Other observers also find a coming Ukrainian offensive likely. For one thing, as the ground freezes harder, mobile action becomes easier. The Russians have entrenched for positional warfare, and in any case have shown small aptitude for maneuver in the face of opposition.
Risk avoidance and Russian employment of combat aircraft.
The MoD this morning noted the reluctance of Russian commanders to employ advanced aircraft in anything but a stand-off role as missile platforms. "Since at least June 2022, Russian Aerospace Forces have almost certainly used Su-57 FELON to conduct missions against Ukraine. FELON is Russia's most advanced fifth-generation supersonic combat jet, employing stealth technologies and highly advanced avionics.These missions have likely been limited to flying over Russian territory, launching long range air-to-surface or air-to-air missiles into Ukraine. Recent commercially available imagery shows five FELON parked at Akhtubinsk Air Base, which hosts the 929th Flight Test Centre. As this is the only known FELON base, these aircraft have likely been involved in operations against Ukraine. Russia is highly likely prioritising avoiding the reputational damage, reduced export prospects, and the compromise of sensitive technology which would come from any loss of FELON over Ukraine. This is symptomatic of Russia’s continued risk-averse approach to employing its air force in the war. Defence Intelligence analysis of this satellite image, dated 25 December 2022, identified five Su-57 FELON multirole aircraft at Akhtubinsk airfield, Russia."
An alternative account of the targeting at Makiivka.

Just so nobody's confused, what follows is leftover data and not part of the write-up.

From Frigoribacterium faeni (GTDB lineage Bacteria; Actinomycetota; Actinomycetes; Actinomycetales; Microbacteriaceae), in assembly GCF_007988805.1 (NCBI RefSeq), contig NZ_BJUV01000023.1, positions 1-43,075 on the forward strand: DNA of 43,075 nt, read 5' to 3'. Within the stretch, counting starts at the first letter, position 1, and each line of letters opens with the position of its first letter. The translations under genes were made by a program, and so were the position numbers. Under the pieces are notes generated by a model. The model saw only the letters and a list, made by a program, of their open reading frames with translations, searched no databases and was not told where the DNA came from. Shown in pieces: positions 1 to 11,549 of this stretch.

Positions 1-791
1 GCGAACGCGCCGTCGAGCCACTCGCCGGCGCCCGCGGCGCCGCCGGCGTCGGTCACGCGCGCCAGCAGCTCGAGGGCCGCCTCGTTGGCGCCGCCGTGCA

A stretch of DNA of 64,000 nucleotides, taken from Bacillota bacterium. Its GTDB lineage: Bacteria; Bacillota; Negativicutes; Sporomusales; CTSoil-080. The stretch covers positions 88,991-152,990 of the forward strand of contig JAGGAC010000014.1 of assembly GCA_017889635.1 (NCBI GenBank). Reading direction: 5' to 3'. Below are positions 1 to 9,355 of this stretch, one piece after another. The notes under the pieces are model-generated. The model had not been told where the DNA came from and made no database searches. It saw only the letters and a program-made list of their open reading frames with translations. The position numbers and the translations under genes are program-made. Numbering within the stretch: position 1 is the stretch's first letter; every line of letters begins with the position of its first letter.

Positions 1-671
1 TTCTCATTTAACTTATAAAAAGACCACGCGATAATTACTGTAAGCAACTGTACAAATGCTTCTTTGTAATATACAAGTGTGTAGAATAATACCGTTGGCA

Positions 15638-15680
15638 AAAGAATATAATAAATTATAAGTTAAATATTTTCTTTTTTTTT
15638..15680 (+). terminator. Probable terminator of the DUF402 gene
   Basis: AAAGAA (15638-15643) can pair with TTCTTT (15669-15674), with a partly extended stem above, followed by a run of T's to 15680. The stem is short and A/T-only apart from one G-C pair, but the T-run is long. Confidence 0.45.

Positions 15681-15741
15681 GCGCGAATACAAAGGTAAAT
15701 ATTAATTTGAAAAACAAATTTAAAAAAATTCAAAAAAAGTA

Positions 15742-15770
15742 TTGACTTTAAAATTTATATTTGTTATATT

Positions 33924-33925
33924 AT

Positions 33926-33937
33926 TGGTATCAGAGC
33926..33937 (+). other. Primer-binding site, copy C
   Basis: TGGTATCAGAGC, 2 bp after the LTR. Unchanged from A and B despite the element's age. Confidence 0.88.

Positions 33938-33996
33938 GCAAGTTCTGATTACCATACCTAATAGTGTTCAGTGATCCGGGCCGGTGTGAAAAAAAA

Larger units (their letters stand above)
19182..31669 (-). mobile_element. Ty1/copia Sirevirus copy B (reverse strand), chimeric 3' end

NEXTA, a video news outlet operated by Belarusian dissidents from Poland, has a video made by a Russian soldier who was wounded in the HIMARS strike against the temporary barracks in Makiivka. Contrary to Russian Ministry of Defense reports (which blamed soldiers' careless use of cellphones for betraying their position), the soldier (who subsequently died of his wounds) says that the troops had been assembled in the auditorium of the occupied school in order to hear President Putin's New Year's address. "All the locals," he said, knew the troops were being collected in the building. If accurate, the soldier's account places the onus of poor tactical practice and atrocious operations security squarely on the local commanders.
And an alternative account of Russian retaliation for Makiivaka.
Meanwhile, yesterday the Russian Ministry of Defense announced that it had killed over six-hundred Ukrainian soldiers in a "retaliatory" strike designed to exact retribution for Makiivka. The AP says "The Russian Defense Ministry said its missiles hit two temporary bases housing 1,300 Ukrainian troops in Kramatorsk, in the eastern Donetsk region, killing 600 of them. Ministry spokesman Igor Konashenkov said the strikes were retaliation for Ukraine’s attack in Makiivka, in which at least 89 Russian soldiers died. Serhii Cherevatyi, a spokesperson for Ukraine’s forces in the east, told The Associated Press that Russian strikes on Kramatorsk damaged only civilian infrastructure, adding: 'The armed forces of Ukraine weren’t affected.' Reports on the ground are consistent with Kyiv's account. They indicate that the strike was unsuccessful: the missiles failed to hit their targets, and in any case the Ukrainian soldiers weren't there. "On Sunday, reporters in Kramatorsk, Donbas, shared photos which showed the strikes missed their targets and further claimed no one was inside the barracks at the time of the blast," the Telegraph writes. The Russian announcement seems to be a face-saving attempt to mollify domestic outrage over the casualties at Makiivka.
Phishing continues to target Moldova.
Since Russia's invasion of Ukraine, Moldova has felt more uneasy than any other country in the Near Abroad except Ukraine itself. There are too many parallels to Ukraine's situation for comfort. Like Ukraine, Moldova has received hostile Russian attention in cyberspace. Ukraine has seen factitious liberation movements seek to detach Donetsk and Luhansk; Moldova has an even longer history of Russian-sponsored secession in Transnistria. The Record reports that Moldova's government has, over the past week, seen a surge in phishing attempts seeking to compromise official and corporate networks. These efforts have been accompanied by impersonation campaigns that misrepresent themselves as communications originating with senior Moldovan officials.